In less than 48 hours the Design Council is set for radical change. No longer a non-governmental organisation, following the dictates of the Government’s quango review last October, it will be reborn on Friday as a charity merged with the Commission for Architecture and the Built Environment and so covering a broader remit for design.
David Kester, who remains chief executive of the new regime, says the council will be ’pushing the reboot button’. He describes the merger with Cabe as ’philosophically very exciting. There is a tremendous amount of alignment [between the two] and a sense of enabling and facilitating at the heart of both organisations.’ We are, he says, seeing a wider spectrum of design at the heart of current social and economic change. ’We will be smarter as a nation by exploiting all of the design spectrum,’ he says.
The council will continue to advise Government on design and, while funding will come from various sources, it will receive £4m a year for four years from the Department for Business, Innovation and Skills to support ongoing projects relating to healthcare, combating crime and addressing issues such as climate change through design, which became an unofficial mandate for the council following last summer’s Temple Review. Its portfolio will still include work with business, the public sector, education and science and technology, but it will be more of an enabler than a doer than it was previously.
There is a tremendous amount of alignment…We will be smarter by exploiting all of the design spectrum
David Kester, Design Council
The Cabe element of the council will meanwhile continue to receive £2.75m a year for the next two years from the Department for Communities and Local Government, though it lost funding from the Department for Culture, Media and Sport in the Comprehensive Spending Review. But its remit now is to look at the services it delivers through collaboration with local architecture centres, the Royal Institute of British Architects, the Royal Town Planning Institute, the Landscape Institute and the Royal Institute of Chartered Surveyors, among others – notablyits reviews of architectural schemes as part of the local planning process – and consider how its services might follow a new model against a backdrop of a changing planning system.
’Cabe plays a very embedded role,’ says Kester. It will address ’how it is conceived for the future in a changing planning system’.
There has been much to consider in the change process, not least redundancies, with a third of the Design Council’s former team axed and Cabe reduced to 20 ’highly expert’ staff. For the merged body – still dubbed the Design Council and operating from the council’s offices in London’s Bow Street under the red identity designed by The Partners in the mid-1990s – this will be ’a transition year’, according to Kester. The focus will be on ’bringing in the right people’.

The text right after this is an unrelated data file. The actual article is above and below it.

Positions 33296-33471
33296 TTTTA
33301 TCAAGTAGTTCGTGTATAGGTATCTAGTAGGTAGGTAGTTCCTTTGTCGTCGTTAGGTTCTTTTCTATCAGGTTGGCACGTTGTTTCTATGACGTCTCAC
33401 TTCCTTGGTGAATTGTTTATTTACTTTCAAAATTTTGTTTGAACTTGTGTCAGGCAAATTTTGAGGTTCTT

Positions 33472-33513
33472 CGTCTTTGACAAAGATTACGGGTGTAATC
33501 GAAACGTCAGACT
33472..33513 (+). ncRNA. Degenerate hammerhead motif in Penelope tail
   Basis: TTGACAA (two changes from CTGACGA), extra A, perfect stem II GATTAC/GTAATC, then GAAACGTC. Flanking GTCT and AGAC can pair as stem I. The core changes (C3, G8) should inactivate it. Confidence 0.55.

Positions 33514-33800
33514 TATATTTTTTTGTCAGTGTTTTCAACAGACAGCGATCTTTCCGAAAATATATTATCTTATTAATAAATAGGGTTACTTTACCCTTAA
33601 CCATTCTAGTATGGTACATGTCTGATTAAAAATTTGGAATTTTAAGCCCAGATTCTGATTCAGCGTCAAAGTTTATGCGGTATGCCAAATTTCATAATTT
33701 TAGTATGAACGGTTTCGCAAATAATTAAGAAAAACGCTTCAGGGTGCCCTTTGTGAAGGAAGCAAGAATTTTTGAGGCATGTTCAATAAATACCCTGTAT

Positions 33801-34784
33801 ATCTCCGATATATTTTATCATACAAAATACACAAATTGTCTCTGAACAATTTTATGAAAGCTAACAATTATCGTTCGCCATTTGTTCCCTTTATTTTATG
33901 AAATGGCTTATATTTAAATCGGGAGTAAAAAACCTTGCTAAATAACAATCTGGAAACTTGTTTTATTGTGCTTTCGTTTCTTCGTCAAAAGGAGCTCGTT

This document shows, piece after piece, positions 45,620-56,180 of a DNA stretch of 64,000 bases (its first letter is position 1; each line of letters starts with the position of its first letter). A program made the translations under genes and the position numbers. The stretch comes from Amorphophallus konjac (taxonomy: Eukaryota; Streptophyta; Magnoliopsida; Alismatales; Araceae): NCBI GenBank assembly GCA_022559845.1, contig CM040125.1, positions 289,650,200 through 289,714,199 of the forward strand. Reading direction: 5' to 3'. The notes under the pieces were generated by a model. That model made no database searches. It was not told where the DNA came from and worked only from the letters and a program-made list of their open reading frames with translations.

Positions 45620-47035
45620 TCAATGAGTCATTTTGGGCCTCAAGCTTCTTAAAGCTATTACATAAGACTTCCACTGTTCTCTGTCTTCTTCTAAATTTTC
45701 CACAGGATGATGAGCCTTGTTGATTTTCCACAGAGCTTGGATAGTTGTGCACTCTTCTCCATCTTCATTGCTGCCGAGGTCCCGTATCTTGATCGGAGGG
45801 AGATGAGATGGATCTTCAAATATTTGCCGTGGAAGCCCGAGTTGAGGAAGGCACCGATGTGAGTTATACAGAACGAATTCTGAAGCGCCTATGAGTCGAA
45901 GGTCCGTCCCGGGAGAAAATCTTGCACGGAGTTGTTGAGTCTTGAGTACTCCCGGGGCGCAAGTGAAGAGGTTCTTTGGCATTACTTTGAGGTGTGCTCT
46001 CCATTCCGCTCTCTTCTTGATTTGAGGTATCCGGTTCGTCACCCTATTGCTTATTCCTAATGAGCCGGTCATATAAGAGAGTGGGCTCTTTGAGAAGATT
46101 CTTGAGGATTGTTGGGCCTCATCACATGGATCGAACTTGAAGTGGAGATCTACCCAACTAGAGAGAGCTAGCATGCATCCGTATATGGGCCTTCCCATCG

While Kester, as chief executive, will assume the policy portfolio, the new executive team will include Mat Hunter, who remains chief design officer with responsibility for the council’s ’challenges’ and innovation, while Marianne Guldbrandsen is head of design strategy. Ellie Runcie is meanwhile retained as director of design innovation and networks to oversee business and innovation projects and provide a link with the networks, including the Design Alliance, which the council will continue to support.
They are joined by architect Di Hague as head of Cabe Services. Kester explains that a subsidiary company, Design Council Cabe, is being registered with Companies House to employ former Cabe staff. This is not a trading vehicle, but a technical device to help with the declassification from public-sector to charitable status and help manage risk.
Two more senior appointments – chief operating officer and head of policy research – will be made in due course.
Going forward, the main thrust of the Design Council as a charitable body will be three-fold, Kester says, closely adhering to Treasury guidelines. It will need to prove good governance, it has to manage risk – something charities cannot take – and distance itself from the public sector by introducing sufficient changes in its composition.
To this end, it will be introducing a raft of new trustees and members of an advisory panel that will build on the interests represented by both of the previous bodies.
The call has already gone out for applicants to join the ten-strong trust board (DW 24 March). Five or six places are available to join two former Design Council councillors and two former Cabe commissioners. They will oversee the running of the council – as trustees do with all charities – and so their appointment is a priority.
The advisory board will, meanwhile, be 15-strong and meet three times a year. It will be ’an open space for debate around policy’, says Kester. ’It’s about engagement at high level in the UK and internationally, addressing business in the broadest sense, design, education and policy,’ he adds. ’It is an opportunity to have a big debate.’
While the changes to the Design Council are huge, for the design community it looks like business as usual in the short term. Initiatives such as Patient Dignity and its bid to reduce crime in hospitals’ accident and emergency departments continue, as will the funding of small, design-related projects through grants.
The picture is not yet complete, but the addition of Cabe’s area of expertise into the mix can only enrich the Design Council’s work.
Design Council executive
- Chief executive and policy director David Kester
- Chief design officer Mat Hunter
- Director of design innovation and networks Ellie Runcie
- Head of design strategy Marianne Guldbrandsen
- Head of Cabe Services Di Hague
- Head of communications Nigel Campbell
- Chief operating officer and head of policy research posts have yet to be filled